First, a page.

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View Full Version : my first handgun purchase ever, need advice


9mill
08-24-2010, 10:10 AM
Hi! Im new and glad to be here, I went to a Glock event this weekend to check them out. When I placed one comfortably in my hand, I noticed two things 1, my trigger finger got snagged on the trigger gaurd when I move my finger from the safe position "on the frame" to the trigger. And 2, the joint of my finger was resting on the trigger not my distal pad. I pointed this out to the techinician and he said I was over gripping the gun and told me to rotate my hand a little. which solved both problems but left a unnatural feeling void between my hand and the grip. Is this a solvable problem in your opinion, or should I look elswhere. Also Im a lefty, and If anyone has any comments about Cylinder & Slides' left hand mag release lever I would appreciate that to. thanks Calgunners!

maddoggie13
08-24-2010, 10:14 AM
If you are a lefty, try a xd setup for left hand shooters. Try few guns before buying one.

cmichini
08-24-2010, 10:18 AM
First off, welcome to calguns!! I'm not an expert (they'll be here shortly I'm sure), but am a long time shooter so I've been around them.

In my (humble) opinion, I would want to have the pistol fit my hand vs. making my hand fit the pistol. It will give you a more natural feeling grip, which should equate to less strain on your hand muscles, which should make your shooting better (overall).

I think some of the newer models have a removable backstrap on their grips so you may be able to modify it to fit your hand more naturally.

The barrel should naturally point forward with the grip snugly centered into the web between your thumb and index finger. When you look at it from above it should look like the pistol is literally an extension of your hand/arm.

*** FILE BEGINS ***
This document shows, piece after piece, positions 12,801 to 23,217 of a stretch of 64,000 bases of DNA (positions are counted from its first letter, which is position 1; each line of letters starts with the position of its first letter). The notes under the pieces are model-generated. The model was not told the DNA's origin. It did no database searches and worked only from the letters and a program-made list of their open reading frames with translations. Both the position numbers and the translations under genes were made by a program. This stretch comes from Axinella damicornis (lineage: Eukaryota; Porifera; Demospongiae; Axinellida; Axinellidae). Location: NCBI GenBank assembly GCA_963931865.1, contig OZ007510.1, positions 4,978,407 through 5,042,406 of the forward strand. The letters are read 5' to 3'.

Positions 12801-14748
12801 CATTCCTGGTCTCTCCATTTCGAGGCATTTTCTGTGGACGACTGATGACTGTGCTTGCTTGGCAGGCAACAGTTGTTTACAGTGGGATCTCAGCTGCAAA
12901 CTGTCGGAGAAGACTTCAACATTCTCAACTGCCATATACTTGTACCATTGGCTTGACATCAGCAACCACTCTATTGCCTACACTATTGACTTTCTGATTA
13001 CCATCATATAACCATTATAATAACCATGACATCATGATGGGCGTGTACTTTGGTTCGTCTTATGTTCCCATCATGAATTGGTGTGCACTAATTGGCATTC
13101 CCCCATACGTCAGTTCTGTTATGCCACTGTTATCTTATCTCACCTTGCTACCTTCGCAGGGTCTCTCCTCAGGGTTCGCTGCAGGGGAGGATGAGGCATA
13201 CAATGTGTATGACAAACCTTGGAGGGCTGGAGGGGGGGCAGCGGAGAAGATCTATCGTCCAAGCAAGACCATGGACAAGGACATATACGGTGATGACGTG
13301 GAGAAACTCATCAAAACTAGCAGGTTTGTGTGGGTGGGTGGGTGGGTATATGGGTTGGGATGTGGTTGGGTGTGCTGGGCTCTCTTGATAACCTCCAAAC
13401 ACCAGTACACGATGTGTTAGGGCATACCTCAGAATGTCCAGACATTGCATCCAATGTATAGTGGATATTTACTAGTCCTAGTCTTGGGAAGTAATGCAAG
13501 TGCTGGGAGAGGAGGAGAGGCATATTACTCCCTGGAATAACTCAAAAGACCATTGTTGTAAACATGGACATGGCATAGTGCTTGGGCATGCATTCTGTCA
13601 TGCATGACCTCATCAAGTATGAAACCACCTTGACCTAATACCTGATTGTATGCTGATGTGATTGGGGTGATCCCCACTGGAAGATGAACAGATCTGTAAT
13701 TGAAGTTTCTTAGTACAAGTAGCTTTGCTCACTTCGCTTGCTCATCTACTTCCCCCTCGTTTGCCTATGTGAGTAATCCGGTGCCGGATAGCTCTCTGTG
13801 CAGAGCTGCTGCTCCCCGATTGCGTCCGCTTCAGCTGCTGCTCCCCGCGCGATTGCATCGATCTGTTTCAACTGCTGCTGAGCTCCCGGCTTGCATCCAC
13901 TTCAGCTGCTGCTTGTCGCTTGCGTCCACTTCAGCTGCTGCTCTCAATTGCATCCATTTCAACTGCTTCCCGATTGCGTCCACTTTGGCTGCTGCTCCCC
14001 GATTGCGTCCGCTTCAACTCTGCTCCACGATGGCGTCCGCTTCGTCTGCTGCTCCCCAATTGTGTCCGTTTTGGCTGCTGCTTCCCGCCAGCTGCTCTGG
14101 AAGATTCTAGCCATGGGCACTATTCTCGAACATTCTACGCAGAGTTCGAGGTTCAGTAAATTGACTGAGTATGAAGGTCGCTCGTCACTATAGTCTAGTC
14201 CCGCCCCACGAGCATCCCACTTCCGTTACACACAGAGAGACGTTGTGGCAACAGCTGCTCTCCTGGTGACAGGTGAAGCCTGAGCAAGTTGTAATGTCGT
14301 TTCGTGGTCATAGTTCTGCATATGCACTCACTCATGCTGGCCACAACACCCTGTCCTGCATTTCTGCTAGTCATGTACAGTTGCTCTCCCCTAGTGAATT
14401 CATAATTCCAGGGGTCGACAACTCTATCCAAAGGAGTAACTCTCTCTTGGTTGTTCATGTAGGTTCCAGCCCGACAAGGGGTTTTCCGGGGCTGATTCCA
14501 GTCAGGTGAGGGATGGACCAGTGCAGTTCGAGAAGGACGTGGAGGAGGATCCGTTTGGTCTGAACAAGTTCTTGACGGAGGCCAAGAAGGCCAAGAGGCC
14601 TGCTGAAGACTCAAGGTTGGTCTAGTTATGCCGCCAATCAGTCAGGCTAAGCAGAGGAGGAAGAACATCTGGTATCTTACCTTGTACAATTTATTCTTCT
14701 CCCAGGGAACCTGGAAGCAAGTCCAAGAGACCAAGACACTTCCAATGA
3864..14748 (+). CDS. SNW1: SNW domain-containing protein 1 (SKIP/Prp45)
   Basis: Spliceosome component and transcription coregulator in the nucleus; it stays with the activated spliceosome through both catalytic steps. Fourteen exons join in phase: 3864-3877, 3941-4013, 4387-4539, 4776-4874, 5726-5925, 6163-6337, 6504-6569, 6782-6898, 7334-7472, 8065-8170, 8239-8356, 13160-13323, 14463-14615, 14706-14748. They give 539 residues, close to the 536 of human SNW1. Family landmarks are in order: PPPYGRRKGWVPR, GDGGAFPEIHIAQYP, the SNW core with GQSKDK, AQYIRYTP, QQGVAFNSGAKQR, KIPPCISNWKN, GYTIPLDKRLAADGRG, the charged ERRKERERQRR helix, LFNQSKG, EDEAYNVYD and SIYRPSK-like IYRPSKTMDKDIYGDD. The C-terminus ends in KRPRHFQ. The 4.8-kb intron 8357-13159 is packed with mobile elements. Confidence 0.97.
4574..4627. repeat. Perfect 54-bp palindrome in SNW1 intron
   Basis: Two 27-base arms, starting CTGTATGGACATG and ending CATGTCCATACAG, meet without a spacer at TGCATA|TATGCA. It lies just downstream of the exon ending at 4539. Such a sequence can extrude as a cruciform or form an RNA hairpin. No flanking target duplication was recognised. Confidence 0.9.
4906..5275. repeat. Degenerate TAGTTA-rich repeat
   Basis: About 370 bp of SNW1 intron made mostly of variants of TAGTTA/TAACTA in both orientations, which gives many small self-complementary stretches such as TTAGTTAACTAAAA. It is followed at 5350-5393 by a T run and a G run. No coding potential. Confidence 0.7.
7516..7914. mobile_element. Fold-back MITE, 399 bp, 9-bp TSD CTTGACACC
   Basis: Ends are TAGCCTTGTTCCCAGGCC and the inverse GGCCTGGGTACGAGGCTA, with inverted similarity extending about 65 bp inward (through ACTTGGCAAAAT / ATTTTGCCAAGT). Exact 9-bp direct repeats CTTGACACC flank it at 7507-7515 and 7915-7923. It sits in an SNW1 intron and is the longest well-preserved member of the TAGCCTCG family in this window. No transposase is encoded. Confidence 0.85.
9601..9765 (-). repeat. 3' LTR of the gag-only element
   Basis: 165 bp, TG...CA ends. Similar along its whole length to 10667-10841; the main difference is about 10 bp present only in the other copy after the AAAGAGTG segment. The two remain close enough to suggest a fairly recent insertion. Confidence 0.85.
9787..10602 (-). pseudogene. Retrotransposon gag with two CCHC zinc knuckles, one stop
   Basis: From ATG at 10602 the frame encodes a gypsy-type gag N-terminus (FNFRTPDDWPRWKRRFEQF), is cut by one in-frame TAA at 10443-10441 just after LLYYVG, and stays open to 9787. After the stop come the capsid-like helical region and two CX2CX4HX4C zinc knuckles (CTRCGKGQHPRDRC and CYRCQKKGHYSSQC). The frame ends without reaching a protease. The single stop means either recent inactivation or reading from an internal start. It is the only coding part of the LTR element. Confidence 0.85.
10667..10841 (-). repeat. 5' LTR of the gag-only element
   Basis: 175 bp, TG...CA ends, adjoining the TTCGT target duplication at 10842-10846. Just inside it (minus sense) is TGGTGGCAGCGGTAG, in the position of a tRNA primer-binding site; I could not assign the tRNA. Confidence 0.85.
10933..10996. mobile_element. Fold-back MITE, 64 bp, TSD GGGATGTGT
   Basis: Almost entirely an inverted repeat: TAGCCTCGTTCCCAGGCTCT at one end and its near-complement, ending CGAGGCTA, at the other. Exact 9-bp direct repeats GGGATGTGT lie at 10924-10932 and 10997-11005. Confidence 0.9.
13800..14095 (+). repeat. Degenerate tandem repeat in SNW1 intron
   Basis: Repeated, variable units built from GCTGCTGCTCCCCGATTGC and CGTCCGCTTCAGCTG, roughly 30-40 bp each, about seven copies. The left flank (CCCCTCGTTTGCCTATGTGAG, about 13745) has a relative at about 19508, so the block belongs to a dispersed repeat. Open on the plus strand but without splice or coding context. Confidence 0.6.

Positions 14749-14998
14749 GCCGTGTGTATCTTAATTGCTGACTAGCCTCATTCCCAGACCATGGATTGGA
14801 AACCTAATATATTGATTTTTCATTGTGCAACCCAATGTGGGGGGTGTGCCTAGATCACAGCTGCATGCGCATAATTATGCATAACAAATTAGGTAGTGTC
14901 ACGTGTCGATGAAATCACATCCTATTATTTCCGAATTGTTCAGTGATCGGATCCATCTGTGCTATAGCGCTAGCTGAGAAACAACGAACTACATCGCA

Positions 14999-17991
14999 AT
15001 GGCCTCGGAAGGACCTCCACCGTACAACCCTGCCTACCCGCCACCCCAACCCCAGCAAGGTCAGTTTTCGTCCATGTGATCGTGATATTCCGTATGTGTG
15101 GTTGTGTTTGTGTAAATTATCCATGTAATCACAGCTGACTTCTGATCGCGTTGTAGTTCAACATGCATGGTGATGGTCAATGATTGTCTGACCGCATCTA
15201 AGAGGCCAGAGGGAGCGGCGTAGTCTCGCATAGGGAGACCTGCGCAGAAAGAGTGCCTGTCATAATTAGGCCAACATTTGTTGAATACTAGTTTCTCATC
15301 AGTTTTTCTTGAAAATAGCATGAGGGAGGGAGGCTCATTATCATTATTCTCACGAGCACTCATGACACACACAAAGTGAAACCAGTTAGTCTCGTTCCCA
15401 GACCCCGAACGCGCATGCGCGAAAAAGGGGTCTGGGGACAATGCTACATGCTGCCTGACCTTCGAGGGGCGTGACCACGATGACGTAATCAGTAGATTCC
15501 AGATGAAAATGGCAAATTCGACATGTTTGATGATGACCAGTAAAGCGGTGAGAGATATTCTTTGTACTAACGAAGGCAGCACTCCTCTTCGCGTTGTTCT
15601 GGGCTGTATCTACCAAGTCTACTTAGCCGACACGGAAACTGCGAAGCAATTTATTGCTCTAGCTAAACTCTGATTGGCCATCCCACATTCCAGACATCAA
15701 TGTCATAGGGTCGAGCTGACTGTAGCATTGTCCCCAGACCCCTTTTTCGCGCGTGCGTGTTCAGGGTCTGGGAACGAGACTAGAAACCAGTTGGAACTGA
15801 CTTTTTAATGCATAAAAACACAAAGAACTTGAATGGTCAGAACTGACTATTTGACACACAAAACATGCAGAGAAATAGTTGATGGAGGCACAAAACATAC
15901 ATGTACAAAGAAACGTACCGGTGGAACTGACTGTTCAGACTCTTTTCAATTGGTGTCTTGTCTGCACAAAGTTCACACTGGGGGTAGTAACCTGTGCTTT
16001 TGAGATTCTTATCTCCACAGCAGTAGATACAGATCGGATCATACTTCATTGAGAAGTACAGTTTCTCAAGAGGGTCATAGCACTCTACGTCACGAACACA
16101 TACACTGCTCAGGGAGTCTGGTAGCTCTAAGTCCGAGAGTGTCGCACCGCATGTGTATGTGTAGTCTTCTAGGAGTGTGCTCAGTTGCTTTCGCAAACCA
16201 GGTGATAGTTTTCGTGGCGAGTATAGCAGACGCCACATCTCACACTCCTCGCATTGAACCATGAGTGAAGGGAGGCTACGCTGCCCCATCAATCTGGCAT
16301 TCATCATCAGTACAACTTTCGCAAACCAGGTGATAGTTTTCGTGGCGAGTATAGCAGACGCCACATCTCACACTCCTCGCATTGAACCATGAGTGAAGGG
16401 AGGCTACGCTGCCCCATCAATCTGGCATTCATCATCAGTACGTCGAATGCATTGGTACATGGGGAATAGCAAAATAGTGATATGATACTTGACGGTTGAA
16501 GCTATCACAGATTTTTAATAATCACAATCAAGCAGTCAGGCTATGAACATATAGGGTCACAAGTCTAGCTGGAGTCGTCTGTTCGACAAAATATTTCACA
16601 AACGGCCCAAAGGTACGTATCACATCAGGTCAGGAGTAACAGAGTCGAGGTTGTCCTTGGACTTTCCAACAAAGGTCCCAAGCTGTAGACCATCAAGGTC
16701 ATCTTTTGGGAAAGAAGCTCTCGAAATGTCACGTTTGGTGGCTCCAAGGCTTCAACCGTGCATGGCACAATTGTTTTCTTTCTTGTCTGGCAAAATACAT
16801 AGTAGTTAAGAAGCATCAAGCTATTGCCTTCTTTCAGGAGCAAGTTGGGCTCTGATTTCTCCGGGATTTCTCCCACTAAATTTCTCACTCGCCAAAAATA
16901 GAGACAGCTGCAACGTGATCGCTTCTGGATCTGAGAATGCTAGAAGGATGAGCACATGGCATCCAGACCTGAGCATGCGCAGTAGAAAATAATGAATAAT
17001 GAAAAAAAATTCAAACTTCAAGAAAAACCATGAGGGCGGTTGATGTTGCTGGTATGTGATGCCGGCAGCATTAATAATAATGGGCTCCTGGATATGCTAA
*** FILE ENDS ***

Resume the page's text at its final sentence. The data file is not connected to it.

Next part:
Possibly try a couple of other Glock models, but I suggest you also fondle some other brands. You never know what is going to just feel 'right'.

As to lefty gear, I wouldn't know. Again, you'll surely hear from others who have probably used lots of lefty gear.

Good luck and stay safe!!

Recession
08-24-2010, 10:23 AM
+1 on the XD.

Kyle1886
08-24-2010, 10:38 AM
9mill, I have a Glock and understand the "void" to speak of, though I have no problem with it. I recently shot a Beretta 92 (I think that's what it was) and the grip seems a be somewhat "wider" and fill that gap. Might give that a look-see.

Welcome, and good luck

Kyle

tacticalcity
08-24-2010, 10:38 AM
The thing is, there is a right way and a wrong way to do things. The way that feels natural, is usually the wrong way. Once you have taken a few defensive handgun courses, and put a few hundred hours of range time into doing it the right way...suddenly the right way feels natural. Until then your body is going to do everything it can to screw you up and make you shoot like a NOOB.

It is all about putting the bullet(s) where it/they need(s) to go as accurately and quickly as possible so that you survive the encounter and live to fight another day. It is not about being comfortable.

Think about it based on experience you already have. Somebody starts a fist fight with you. Are you going to just stand there with your shoulders slumped and wait for him to come at you, or are you going to square off, tighten your core unnaturally tight and tuck in and raise your arms to fend off his blows. That stance that now seems like a natural response was learned on the school yard playground over the years or by watching Bruce Lee movies. You were not born with it. You learned it. The more professional training you have, the better at it you are likely to be. The right way to do it, is anything but comfortable.

The same goes with shooting technique. It isn't lounging around and drinking a beer with your buddies. It is a fight. The right way to do it is going to feel very stiff and extremely awkward until you have practiced it long enough for it to become second nature.